SIERRA VISTA — The search is on — for the third time — for someone to take the reins at Southeastern Arizona Communications, the emergency dispatch communications center.
The facility’s new director, its third, could be named just in time for SEACOM’s third anniversary in July, said interim director Chris Hiser.
So far, nine people have expressed an interest in the job since it was posted about two months ago, Hiser said. The applicants are both local and from other states.
SEACOM provides county and municipal emergency services. The center opened in July 2018. A year before that Cochise County supervisors and the Sierra Vista City Council approved an intergovernmental agreement outlining the governance and command structure for the independent central dispatch center. A board — the Joint Powers Authority — that includes Sierra Vista City Manager Chuck Potucek and Cochise County Sheriff Mark Dannels, among others, is responsible for hiring the director. The agency’s budget is about $2.5 million.
Hiser said the job has been posted with various professional organizations, such as the International Association of Chiefs of Police.
The nine applicants have not yet been interviewed, but that will be done soon through “a committee process,” Hiser said Tuesday. He said the panel will first do a subject matter expert review then begin its round of interviews with each individual. Once that’s done, the nine — or more if others apply — will be pared down to two or three applicants.
Members of the Joint Powers Authority will then choose the director from that short list, Hiser said, “hopefully by July.”
While someone with a background in public safety is preferred, it’s not required, Hiser said.
“The job requirement is a bachelor’s degree and five years of management experience,” Hiser said. “I see some applicants with a background in information technology or other management level positions that might not be public safety, but might be private sector background of some sort. We would give those people a good look.”
The job pays $77,096 to $115,644. But the hefty salary has not been enough of an incentive to keep anyone at the helm for more than a year.
Two directors have come and gone in just over two years, leaving Hiser as the interim director each time. Hiser is a commander at Sierra Vista Police, and is attending to both jobs.
When the last director Allen Smith left in December, Potucek said the departure was for “personal reasons.” The first director, Bill Duggan, started in May 2018, but by March 2019, he was “removed” from the job, city officials said at the time.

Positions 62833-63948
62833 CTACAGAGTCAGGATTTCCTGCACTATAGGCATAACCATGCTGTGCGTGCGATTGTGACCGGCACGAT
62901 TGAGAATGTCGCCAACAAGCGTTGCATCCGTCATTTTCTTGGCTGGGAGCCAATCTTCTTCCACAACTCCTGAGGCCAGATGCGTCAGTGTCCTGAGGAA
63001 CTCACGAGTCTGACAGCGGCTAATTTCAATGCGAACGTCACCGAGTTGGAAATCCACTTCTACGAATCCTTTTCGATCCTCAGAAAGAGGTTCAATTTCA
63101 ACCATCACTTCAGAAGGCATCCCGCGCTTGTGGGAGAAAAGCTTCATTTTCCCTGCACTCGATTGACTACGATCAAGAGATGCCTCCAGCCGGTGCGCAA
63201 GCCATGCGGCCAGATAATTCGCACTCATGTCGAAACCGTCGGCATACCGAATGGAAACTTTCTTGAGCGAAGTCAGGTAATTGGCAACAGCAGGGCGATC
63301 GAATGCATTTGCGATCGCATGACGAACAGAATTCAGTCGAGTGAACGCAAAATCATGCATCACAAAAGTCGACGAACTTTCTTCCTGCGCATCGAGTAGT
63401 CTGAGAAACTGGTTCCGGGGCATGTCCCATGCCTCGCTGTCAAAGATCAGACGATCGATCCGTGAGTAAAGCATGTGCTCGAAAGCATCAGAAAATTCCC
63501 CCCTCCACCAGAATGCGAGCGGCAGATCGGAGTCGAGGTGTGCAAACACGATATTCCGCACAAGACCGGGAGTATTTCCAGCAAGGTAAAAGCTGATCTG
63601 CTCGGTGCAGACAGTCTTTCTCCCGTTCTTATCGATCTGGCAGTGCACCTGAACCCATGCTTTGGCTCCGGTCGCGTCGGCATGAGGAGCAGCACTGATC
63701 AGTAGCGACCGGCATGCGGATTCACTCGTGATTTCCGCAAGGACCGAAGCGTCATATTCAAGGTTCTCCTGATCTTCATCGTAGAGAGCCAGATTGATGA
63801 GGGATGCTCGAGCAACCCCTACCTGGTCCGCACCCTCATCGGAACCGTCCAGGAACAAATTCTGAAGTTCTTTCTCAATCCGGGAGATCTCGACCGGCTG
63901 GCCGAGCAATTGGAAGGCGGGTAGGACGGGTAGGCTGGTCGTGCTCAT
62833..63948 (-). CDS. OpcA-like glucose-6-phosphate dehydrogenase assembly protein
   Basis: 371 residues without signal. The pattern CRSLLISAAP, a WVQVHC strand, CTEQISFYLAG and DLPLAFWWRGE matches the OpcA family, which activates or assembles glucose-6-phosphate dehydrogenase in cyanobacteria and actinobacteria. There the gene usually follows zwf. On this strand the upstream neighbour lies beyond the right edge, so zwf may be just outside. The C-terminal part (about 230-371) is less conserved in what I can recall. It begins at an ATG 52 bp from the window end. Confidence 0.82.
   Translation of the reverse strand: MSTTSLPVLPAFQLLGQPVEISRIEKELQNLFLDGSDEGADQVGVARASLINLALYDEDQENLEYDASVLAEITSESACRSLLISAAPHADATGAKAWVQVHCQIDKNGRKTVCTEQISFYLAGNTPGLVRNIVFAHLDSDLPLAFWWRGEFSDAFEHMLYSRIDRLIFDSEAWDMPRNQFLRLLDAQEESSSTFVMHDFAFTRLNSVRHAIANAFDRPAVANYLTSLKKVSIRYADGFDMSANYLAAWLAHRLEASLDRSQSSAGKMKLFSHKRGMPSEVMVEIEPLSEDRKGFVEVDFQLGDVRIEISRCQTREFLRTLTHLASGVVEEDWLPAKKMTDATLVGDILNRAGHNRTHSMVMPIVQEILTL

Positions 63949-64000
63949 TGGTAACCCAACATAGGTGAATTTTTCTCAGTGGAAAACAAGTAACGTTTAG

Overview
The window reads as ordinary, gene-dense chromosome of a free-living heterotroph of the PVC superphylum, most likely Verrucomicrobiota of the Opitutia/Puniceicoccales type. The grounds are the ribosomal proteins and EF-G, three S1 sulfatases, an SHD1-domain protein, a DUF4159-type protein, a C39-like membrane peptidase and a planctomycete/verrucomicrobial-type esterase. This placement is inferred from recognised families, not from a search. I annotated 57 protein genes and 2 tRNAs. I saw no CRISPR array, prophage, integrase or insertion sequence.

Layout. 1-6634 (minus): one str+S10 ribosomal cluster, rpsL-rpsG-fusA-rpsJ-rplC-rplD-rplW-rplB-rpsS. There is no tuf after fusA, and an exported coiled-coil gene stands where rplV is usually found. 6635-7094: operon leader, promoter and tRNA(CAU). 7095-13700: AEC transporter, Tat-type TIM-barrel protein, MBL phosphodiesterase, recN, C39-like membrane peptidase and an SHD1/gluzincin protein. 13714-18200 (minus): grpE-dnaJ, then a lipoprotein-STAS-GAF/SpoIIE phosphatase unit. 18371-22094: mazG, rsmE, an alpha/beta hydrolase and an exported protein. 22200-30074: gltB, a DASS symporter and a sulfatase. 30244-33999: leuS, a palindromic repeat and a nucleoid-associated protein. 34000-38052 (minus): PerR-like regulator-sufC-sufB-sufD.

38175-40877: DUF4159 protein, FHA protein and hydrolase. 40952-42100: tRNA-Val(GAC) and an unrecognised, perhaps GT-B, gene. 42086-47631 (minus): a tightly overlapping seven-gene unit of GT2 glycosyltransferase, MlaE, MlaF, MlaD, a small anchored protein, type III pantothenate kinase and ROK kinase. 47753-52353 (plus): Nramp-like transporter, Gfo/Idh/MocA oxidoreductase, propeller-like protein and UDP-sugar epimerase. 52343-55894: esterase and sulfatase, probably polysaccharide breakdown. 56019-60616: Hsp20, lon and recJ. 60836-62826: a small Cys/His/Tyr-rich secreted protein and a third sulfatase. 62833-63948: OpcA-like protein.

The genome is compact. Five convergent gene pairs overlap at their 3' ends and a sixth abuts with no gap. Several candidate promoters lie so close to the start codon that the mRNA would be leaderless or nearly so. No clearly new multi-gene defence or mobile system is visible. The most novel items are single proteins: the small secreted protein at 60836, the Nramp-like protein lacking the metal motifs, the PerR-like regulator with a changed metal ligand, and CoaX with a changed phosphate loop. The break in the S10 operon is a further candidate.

Potucek recently told the Herald/Review he could not discuss Duggan’s short tenure at SEACOM, nor could he say if Duggan resigned or was fired. Like Smith, Dugan was a policeman. He also worked as an EMT/firefighter, a dispatcher, a city emergency management director and a communications center director.
In November, Potucek also warned the Sierra Vista City Council that filling the director’s position could “take a while.”
He pointed out the two main challenges inherent with the job.
“(The) reasons for difficulty in finding qualified candidates could range from a relatively small applicant pool for regional communications directors to our location.
“Many regional centers are in larger metropolitan areas. We are smaller and more rural in nature.”
But Hiser is hoping those reasons could attract the right person.
“We’re in a good position for recruiting because we are in a rural community and a lot of people, whether it’s because of the pandemic or other reasons, are looking to move out of big cities.
“This is a great community to live in,” Hiser added. “We don’t have the traffic problems, we don’t have the high crime rate. And the other thing is we have a housing market that’s very reasonable compared to other big cities right now. So we’re hoping that someone who is looking to relocate will find this attractive.”
The job does not require that the new director live in Sierra Vista or Cochise County, Hiser said.
There is no deadline date to apply.
“The board has instructed us to keep the job open until we have identified a candidate, just on the off chance that something falls through with the final candidate,” Hiser said. “I am keeping it open to just see if anyone else applies.”
He said the final candidates will undergo a “very thorough background investigation.”
“This is a position where there is a lot of criminal and sensitive information,” Hiser said.